URL of this page: https://www.nlm.nih.gov/medlineplus/jaundice.html


Also called: Icterus 


Jaundice causes your skin and the whites of your eyes to turn yellow. Too much bilirubin causes jaundice. Bilirubin is a yellow chemical in hemoglobin, the substance that carries oxygen in your red blood cells. As red blood cells break down, your body builds new cells to replace them. The old ones are processed by the liver. If the liver cannot handle the blood cells as they break down, bilirubin builds up in the body and your skin may look yellow.

Many healthy babies have some jaundice during the first week of life. It usually goes away. However, jaundice can happen at any age and may be a sign of a problem. Jaundice can happen for many reasons, such as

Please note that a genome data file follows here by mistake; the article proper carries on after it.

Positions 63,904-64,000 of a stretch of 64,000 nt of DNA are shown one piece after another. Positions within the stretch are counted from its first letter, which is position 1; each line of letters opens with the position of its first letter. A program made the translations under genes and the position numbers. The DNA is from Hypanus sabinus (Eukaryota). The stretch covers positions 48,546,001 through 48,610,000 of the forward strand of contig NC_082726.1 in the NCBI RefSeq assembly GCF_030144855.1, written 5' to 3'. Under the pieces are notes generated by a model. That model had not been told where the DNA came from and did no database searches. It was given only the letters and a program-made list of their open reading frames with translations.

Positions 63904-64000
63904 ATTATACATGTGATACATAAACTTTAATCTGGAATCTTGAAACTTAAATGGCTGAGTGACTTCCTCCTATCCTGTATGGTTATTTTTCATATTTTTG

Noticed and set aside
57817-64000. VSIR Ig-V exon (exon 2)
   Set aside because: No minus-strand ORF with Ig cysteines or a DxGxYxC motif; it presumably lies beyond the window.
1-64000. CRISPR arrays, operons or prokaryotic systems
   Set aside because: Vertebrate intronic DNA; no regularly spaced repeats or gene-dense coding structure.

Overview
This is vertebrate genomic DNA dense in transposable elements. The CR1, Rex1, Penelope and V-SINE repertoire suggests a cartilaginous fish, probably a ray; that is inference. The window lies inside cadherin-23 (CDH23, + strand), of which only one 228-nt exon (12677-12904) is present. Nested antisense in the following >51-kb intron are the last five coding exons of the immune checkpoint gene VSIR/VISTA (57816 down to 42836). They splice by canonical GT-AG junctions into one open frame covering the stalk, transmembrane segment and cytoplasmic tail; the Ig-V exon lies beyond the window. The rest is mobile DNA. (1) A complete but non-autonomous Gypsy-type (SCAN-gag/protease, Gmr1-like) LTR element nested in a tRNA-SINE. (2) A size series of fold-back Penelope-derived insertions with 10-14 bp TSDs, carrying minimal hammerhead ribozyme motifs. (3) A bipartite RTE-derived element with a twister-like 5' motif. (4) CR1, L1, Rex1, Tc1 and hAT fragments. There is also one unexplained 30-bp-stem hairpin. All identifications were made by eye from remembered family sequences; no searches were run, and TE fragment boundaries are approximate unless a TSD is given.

• Blood diseases
  • Genetic syndromes
  • Liver diseases, such as hepatitis or cirrhosis
  • Blockage of bile ducts
  • Infections
  • Medicines

Start Here

Latest News


Treatments and Therapies

Specific Conditions


Health Check Tools

Clinical Trials

Reference Desk


Patient Handouts